2016 National Maritime Day Seminar-Safety at Sea
Geoffrey R. Cooper, Master of Environmental Management Candidate, Duke University
On May 23, in celebration of National Maritime Day, NAMEPA convened a gathering of government officials, industry leaders, and nonprofit advocates at the National Press Club in Washington, DC. The loss of the El Faro and its 33 crew members was a haunting reminder to all participants of how sacred life is and how important the seminar topic—safety at sea—is to the maritime industry.
The regulatory update from RDML Paul Thomas of the U.S. Coast Guard highlighted the ongoing debate over the competitiveness of the U.S.-flag privately-owned fleet, the failures leading up the loss of the El Faro, the implementation challenge of Subchapter M for the Coast Guard, the IMO approval of draft interim guidelines on cyber risk-management strategies, and the increased attention on environmental issues like ballast water discharge and vessel emission levels. Regulatory burden and uncertainty was a theme throughout the event and speakers stressed the need for smart regulations. While the vast majority of the maritime industry operates above and beyond compliance standards, there is a small minority of offenders that act in a negative way that forces increased regulations. But the frustration from the industry towards regulation is due to the conflict caused by varying levels of governance starting from international standards down to specific port requirements. Caught in the middle of these conflicts is the seafarer, and it is the seafarer that must be at the considered throughout the regulatory process. Reverend Marsh Drege of the Seafarer’s International House said it clear and simple when he said, “We all care about the seafarer.”
This is a time of enormous progress, and with that progress undoubtedly comes increased regulation. The goal of every ship owner is to move cargo from Port A to Port B, and regulations need to create a system that enables this goal to be reached in a safe, secure, and sustainable way that takes into account the realities of doing business. Captain Jack Hearn of the American Professional Mariners Association relayed the advice to “be careful, be ready, and be safe.”
The U.S. maritime industry is at a tipping point. From January, 2012 to May, 2016, the U.S.-flag privately-owned fleet declined 27% to a near record-low 79 vessels. Not only does this translate to a loss in 2,400 jobs, but barring any drastic changes, the number of vessels, crumbling infrastructure, and the decline in the number of mariners threatens the ability for the U.S. to project our troops anywhere in the world and sustain any type of serious military engagement. But Maritime Administrator Paul “Chip” Jaenichen reminded the crowd that the American story began as a maritime story. So much of our history, culture and prosperity is because of the maritime industry, but now is the time to make the right decisions and act to insure the long-term future of the maritime industry.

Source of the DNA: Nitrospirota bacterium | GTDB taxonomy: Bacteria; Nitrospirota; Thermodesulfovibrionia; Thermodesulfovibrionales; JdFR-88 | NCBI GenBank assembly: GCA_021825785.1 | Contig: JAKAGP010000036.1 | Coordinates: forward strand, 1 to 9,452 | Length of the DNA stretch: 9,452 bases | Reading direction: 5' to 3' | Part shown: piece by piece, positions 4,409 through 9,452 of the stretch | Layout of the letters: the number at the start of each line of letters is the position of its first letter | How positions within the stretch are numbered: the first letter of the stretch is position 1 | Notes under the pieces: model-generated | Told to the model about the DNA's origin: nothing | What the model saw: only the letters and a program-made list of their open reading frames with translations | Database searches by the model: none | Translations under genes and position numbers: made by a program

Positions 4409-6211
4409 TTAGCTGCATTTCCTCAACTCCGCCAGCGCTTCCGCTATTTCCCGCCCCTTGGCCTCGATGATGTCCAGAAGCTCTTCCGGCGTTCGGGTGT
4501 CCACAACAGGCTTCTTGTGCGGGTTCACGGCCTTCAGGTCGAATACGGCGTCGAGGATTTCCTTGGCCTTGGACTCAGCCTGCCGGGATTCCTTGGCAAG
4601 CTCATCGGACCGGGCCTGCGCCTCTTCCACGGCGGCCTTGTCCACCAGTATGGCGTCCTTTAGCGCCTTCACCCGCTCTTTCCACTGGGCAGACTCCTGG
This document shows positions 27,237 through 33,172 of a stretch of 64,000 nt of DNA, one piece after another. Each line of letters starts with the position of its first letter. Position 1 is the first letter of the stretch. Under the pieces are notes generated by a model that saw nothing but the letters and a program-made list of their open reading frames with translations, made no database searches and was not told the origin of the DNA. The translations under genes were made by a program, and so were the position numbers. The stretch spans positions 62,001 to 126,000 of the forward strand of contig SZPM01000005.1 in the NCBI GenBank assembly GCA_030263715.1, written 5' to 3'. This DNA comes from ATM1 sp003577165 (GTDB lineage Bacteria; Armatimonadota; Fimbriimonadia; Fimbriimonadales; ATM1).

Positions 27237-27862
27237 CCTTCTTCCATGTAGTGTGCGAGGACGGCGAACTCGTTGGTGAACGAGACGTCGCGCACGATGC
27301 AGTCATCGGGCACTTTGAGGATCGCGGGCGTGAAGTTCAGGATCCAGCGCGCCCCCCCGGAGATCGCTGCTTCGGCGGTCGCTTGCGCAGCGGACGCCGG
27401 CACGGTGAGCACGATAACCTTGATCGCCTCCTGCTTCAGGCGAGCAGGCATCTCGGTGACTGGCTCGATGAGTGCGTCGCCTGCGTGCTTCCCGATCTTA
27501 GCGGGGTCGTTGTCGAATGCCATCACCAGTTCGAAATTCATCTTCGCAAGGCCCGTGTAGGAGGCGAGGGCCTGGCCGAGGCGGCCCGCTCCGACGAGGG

1400- Opening and Welcome- Clay Maitland, Founding Chairman NAMEPA
Regulatory Hot Topics- RADM Paul Thomas, USCG
Legal Perspective Today- Jonathan Waldron, Partner, Blank Rome
Shipowners Concerns in Today’s Times- Kathy Metcalf, President and CEO, Chamber of Shipping of America
1530- Coffee Break
View From the Bridge: What Keeps Mariners Awake at Night- Captain Jack Hearn, American Professional Mariners Association
National Maritime Day Address -Paul “Chip” Jaenichen- Maritime Administrator, US Department of Transportation
Following the Safety at Sea Seminar, NAMEPA hosted the annual Amver Awards Ceremony also at the National Press Club. Amver, a program sponsored by the United States Coast Guard, is a computer-based voluntary global ship reporting system used worldwide to by search and rescue authorities to arrange for assistance to persons in distress at sea. 922 U.S. managed ships earned AMVER awards in 2015 and more than 70 people gathered to celebrate their commitment to safety at sea and honor the Captains and crews of these vessels. U.S. Coast Guard Commandant Admiral Paul Zukunft gave the keynote remarks speaking about the tradition of mariners helping those in distress at sea and encouraging vessels owners to continue to participate in the program, noting how vital it will likely be in areas newly opened to navigation such as the Arctic. AMVER Director Benjamin Strong and the Commandant then personally presented the Amver awards to vessels with representatives present at the ceremony, thanking and congratulating each recipient for their commitment to safety at sea.